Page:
If you’re unsure about which degree to do, it may be advisable to choose a general biology degree and specialise later on through modules – if you decide to do a degree entirely in plant science and then find out that plants don’t really interest you, you might be in a sticky situation! Some universities will allow you to switch to a different course after your first year, but you shouldn’t choose your degree with this outcome in mind. Instead, spend some time on UCAS researching the differences between degrees and choose the one which you think will engage your interest over a long period of time.
What teaching methods are used on a biology degree?
The teaching methods used on a biology degree normally include:
- lectures – this tends to be the main method of teaching on a biology degree and involves learning by listening and taking notes
- laboratory sessions – practical sessions working in a laboratory
- fieldwork – work conducted outside of the university within a natural environment; very common during environmental modules
- seminars – a small group of students discussing work with a tutor present
- computer sessions – these are common when dealing with statistics.
How many contact hours will I have on a biology degree?
Typically, you will have around 15–18 contact hours a week, although this depends on your year of study and what modules you take. You should also be ready to spend a substantial amount of time outside of timetabled hours studying by yourself. Erica Leanne Harris, who graduated from her degree in human biology in 2015, recommends studying for two hours a day on top of scheduled lectures. Erica also comments: ‘The amount of contact time was perfect because I had enough that I didn’t feel like my tuition fee was a waste of money, but not too much so I could still get on with other aspects of uni life.’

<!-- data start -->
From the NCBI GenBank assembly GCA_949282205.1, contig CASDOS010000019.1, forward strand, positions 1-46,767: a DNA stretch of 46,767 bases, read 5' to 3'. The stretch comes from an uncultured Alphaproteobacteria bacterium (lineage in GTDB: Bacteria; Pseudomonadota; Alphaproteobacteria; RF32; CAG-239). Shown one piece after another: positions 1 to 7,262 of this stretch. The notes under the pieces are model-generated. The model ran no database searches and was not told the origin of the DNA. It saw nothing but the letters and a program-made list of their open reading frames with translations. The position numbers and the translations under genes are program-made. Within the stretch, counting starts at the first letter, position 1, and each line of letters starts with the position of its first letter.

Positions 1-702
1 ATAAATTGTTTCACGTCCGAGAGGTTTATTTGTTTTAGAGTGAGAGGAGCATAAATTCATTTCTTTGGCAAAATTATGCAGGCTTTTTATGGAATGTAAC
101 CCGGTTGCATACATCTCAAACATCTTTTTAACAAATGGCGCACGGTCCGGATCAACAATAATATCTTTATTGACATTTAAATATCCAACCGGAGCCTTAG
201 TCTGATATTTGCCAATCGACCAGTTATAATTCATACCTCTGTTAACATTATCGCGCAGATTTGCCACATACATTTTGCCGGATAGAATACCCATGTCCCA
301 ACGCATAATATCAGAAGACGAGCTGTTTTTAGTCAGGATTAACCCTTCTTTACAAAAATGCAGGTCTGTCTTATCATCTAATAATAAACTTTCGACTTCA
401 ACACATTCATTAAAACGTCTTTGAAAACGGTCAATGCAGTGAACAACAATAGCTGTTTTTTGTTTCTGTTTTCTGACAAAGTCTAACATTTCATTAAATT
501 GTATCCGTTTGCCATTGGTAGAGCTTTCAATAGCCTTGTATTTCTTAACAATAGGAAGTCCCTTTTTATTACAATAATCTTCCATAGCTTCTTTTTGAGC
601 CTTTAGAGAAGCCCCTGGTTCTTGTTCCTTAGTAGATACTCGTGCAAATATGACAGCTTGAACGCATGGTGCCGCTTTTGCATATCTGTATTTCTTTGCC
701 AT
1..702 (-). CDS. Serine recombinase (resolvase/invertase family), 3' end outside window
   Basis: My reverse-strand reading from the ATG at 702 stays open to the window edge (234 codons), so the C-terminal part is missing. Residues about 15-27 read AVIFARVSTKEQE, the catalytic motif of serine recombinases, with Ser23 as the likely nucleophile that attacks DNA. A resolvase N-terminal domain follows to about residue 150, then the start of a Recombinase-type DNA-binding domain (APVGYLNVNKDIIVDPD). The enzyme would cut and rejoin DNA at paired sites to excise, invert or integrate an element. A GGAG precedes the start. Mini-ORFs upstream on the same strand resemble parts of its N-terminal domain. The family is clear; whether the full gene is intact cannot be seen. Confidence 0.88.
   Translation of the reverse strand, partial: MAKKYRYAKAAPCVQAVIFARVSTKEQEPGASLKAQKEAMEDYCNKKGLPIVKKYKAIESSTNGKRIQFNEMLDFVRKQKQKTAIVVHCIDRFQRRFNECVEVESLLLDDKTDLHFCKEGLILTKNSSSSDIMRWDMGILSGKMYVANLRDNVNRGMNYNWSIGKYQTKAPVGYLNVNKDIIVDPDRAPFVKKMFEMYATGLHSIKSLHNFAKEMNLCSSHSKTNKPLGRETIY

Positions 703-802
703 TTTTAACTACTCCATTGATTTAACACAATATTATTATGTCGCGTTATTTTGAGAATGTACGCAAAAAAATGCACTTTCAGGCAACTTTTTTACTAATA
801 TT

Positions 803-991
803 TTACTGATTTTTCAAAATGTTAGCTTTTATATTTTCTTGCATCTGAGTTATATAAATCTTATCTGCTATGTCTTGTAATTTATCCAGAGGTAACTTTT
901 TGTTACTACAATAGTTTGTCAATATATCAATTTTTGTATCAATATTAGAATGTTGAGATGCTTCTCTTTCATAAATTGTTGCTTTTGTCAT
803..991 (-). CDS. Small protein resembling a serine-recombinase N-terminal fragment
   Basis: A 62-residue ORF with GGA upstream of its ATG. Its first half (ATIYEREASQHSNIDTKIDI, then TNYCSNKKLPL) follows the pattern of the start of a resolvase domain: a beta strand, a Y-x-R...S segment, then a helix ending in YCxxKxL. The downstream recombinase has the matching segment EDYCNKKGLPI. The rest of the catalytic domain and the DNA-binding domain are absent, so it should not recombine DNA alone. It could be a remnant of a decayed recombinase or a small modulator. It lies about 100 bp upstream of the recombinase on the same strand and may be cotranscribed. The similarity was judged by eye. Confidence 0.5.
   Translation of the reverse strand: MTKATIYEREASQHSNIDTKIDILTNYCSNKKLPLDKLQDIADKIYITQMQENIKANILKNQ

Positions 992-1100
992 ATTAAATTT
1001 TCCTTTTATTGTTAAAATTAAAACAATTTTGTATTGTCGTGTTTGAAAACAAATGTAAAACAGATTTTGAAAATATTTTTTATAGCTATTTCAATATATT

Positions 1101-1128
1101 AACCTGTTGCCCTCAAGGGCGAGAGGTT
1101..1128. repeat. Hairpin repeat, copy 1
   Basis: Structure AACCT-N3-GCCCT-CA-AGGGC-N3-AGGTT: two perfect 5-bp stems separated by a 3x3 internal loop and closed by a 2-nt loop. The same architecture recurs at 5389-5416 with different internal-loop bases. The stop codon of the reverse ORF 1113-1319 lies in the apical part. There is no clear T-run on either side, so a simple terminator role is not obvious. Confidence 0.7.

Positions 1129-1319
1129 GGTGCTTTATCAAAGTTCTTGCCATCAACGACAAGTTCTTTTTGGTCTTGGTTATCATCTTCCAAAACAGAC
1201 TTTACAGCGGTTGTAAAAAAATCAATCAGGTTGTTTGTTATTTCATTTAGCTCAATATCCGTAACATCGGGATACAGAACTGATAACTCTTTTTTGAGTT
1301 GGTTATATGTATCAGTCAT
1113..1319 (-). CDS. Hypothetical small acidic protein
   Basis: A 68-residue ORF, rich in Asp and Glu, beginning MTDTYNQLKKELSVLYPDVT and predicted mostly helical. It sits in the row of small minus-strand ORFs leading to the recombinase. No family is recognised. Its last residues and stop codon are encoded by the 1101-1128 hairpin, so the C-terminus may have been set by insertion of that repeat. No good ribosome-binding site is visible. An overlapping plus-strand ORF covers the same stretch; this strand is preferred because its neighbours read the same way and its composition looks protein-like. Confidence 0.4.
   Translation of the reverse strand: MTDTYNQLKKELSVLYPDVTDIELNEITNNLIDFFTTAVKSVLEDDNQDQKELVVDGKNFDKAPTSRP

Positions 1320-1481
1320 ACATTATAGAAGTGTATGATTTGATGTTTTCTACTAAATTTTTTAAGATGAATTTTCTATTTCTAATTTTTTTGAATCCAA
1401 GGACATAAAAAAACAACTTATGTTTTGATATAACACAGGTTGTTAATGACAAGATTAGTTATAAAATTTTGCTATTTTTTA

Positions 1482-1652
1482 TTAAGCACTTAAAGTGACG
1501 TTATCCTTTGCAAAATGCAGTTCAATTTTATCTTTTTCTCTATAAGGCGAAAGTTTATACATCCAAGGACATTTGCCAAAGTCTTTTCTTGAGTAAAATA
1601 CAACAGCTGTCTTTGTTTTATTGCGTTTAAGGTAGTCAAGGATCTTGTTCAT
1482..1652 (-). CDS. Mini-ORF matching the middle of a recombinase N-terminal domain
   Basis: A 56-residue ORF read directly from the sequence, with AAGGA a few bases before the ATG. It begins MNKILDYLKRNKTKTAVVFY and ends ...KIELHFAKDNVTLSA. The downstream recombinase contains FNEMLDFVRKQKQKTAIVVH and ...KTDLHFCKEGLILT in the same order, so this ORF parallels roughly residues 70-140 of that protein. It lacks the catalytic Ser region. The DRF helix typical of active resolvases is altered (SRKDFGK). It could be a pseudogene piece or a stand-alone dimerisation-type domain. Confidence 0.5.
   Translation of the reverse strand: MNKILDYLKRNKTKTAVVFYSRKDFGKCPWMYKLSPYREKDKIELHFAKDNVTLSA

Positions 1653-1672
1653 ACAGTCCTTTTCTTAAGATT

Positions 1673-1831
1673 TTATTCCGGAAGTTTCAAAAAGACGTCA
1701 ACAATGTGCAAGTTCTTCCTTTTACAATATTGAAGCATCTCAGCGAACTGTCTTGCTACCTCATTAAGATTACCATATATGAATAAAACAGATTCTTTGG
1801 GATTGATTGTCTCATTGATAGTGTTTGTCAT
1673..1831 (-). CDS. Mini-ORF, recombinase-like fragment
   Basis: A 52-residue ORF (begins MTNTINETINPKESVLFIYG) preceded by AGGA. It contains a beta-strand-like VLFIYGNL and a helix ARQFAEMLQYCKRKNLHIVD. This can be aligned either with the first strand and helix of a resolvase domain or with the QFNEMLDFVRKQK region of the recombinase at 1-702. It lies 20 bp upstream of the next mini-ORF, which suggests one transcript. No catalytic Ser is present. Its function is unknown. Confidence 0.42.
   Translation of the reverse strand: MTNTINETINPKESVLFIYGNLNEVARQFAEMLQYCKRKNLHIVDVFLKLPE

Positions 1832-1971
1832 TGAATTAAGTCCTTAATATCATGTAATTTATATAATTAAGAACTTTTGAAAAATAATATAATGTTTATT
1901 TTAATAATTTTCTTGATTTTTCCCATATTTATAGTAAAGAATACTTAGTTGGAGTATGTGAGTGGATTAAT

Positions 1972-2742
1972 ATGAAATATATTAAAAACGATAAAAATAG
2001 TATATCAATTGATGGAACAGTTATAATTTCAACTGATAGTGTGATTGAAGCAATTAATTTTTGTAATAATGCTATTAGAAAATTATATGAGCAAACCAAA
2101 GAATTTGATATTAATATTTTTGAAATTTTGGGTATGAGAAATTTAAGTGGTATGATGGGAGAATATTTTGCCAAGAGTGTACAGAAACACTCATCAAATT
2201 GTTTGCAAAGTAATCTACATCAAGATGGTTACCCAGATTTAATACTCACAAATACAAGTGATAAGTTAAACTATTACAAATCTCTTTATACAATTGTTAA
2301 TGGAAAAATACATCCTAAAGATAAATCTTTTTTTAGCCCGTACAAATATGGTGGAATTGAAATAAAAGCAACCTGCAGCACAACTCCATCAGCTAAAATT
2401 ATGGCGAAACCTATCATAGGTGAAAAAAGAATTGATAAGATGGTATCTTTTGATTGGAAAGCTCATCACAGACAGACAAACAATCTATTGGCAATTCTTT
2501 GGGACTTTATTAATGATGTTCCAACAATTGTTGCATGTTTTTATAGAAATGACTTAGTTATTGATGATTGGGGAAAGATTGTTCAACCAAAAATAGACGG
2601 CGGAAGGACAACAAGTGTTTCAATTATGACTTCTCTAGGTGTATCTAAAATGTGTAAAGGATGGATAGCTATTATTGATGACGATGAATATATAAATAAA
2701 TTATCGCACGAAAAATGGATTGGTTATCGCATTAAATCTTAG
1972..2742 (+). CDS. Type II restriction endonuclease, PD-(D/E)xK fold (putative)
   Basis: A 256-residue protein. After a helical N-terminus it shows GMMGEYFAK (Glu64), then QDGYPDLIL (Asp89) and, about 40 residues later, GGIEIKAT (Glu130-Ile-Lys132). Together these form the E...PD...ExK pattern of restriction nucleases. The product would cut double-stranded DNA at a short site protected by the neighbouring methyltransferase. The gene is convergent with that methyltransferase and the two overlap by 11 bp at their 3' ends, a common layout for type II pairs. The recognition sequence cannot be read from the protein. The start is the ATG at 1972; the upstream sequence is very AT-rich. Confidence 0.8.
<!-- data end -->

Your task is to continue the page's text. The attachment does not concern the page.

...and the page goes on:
What careers could a biology degree lead to?
Some biology graduates will choose to work in a field closely related to their degree, while others will decide to pursue careers elsewhere.
Careers in biology
Bagging a career in biology will usually require further study, especially if your end goal is to work in research or healthcare. For a career in biological research, further study normally means completing an MSc, MPhil or PhD in a more specialised area. Research jobs in biology are competitive, so practical experience of working in a lab is normally vital. Some biology degrees will offer a one-year industrial placement to help you fulfil this requirement, which is something to consider when choosing your university. A career in healthcare will normally require the completion of a relevant qualification after you graduate, for example a medical degree or nursing qualification.
Job options include the following:
- Biologist – a biologist can undertake research in a number of fields, working in marine life, ecology, microbiology and with soil. They can also work as research scientists in medicine and life sciences.
- Environmental management and conservation – you could find yourself monitoring biodiversity, undertaking fieldwork, preparing conservation reports and organising species surveys.